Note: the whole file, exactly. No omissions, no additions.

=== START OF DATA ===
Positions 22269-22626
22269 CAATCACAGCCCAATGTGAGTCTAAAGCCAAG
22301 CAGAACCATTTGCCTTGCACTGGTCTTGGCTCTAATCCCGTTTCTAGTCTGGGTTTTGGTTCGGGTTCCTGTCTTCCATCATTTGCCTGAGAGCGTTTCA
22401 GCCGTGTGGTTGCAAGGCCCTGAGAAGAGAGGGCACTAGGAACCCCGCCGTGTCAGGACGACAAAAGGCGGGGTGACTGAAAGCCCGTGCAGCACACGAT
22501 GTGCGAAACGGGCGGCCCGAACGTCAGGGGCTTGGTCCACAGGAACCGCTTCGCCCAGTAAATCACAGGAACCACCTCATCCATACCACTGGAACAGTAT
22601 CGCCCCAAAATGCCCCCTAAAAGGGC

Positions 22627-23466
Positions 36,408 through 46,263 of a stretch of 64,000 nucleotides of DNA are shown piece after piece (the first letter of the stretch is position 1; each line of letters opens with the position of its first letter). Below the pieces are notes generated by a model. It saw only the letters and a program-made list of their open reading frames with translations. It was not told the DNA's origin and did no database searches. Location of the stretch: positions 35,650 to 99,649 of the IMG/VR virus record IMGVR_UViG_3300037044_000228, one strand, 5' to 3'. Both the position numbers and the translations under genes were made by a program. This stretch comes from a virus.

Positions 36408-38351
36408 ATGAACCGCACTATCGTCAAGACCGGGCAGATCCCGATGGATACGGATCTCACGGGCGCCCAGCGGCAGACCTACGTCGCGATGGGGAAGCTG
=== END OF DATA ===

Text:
Positions 22269-22626
22269 CAATCACAGCCCAATGTGAGTCTAAAGCCAAG
22301 CAGAACCATTTGCCTTGCACTGGTCTTGGCTCTAATCCCGTTTCTAGTCTGGGTTTTGGTTCGGGTTCCTGTCTTCCATCATTTGCCTGAGAGCGTTTCA
22401 GCCGTGTGGTTGCAAGGCCCTGAGAAGAGAGGGCACTAGGAACCCCGCCGTGTCAGGACGACAAAAGGCGGGGTGACTGAAAGCCCGTGCAGCACACGAT
22501 GTGCGAAACGGGCGGCCCGAACGTCAGGGGCTTGGTCCACAGGAACCGCTTCGCCCAGTAAATCACAGGAACCACCTCATCCATACCACTGGAACAGTAT
22601 CGCCCCAAAATGCCCCCTAAAAGGGC

Positions 22627-23466
Positions 36,408 through 46,263 of a stretch of 64,000 nucleotides of DNA are shown piece after piece (the first letter of the stretch is position 1; each line of letters opens with the position of its first letter). Below the pieces are notes generated by a model. It saw only the letters and a program-made list of their open reading frames with translations. It was not told the DNA's origin and did no database searches. Location of the stretch: positions 35,650 to 99,649 of the IMG/VR virus record IMGVR_UViG_3300037044_000228, one strand, 5' to 3'. Both the position numbers and the translations under genes were made by a program. This stretch comes from a virus.

Positions 36408-38351
36408 ATGAACCGCACTATCGTCAAGACCGGGCAGATCCCGATGGATACGGATCTCACGGGCGCCCAGCGGCAGACCTACGTCGCGATGGGGAAGCTG